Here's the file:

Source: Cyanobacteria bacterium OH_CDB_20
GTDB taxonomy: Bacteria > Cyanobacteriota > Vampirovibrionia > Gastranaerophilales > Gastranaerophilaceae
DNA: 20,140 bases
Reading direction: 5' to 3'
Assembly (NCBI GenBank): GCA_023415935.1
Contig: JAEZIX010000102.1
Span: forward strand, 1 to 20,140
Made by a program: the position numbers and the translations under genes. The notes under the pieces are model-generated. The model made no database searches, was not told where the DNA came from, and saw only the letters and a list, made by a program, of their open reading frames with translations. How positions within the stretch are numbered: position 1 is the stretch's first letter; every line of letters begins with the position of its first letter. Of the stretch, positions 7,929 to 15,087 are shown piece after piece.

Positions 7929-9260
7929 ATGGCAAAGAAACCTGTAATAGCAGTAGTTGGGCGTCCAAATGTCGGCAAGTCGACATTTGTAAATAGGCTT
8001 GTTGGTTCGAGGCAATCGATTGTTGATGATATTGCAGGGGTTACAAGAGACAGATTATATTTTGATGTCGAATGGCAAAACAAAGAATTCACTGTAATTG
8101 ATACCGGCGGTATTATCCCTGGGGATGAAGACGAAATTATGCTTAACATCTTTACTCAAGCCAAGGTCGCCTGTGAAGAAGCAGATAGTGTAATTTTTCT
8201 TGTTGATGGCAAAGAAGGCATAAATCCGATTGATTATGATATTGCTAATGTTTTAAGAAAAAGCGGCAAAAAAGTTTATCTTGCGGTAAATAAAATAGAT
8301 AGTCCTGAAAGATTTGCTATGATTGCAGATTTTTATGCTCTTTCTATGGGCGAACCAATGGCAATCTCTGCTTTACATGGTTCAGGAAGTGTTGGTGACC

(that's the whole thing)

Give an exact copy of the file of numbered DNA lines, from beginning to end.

Source: Cyanobacteria bacterium OH_CDB_20
GTDB taxonomy: Bacteria > Cyanobacteriota > Vampirovibrionia > Gastranaerophilales > Gastranaerophilaceae
DNA: 20,140 bases
Reading direction: 5' to 3'
Assembly (NCBI GenBank): GCA_023415935.1
Contig: JAEZIX010000102.1
Span: forward strand, 1 to 20,140
Made by a program: the position numbers and the translations under genes. The notes under the pieces are model-generated. The model made no database searches, was not told where the DNA came from, and saw only the letters and a list, made by a program, of their open reading frames with translations. How positions within the stretch are numbered: position 1 is the stretch's first letter; every line of letters begins with the position of its first letter. Of the stretch, positions 7,929 to 15,087 are shown piece after piece.

Positions 7929-9260
7929 ATGGCAAAGAAACCTGTAATAGCAGTAGTTGGGCGTCCAAATGTCGGCAAGTCGACATTTGTAAATAGGCTT
8001 GTTGGTTCGAGGCAATCGATTGTTGATGATATTGCAGGGGTTACAAGAGACAGATTATATTTTGATGTCGAATGGCAAAACAAAGAATTCACTGTAATTG
8101 ATACCGGCGGTATTATCCCTGGGGATGAAGACGAAATTATGCTTAACATCTTTACTCAAGCCAAGGTCGCCTGTGAAGAAGCAGATAGTGTAATTTTTCT
8201 TGTTGATGGCAAAGAAGGCATAAATCCGATTGATTATGATATTGCTAATGTTTTAAGAAAAAGCGGCAAAAAAGTTTATCTTGCGGTAAATAAAATAGAT
8301 AGTCCTGAAAGATTTGCTATGATTGCAGATTTTTATGCTCTTTCTATGGGCGAACCAATGGCAATCTCTGCTTTACATGGTTCAGGAAGTGTTGGTGACC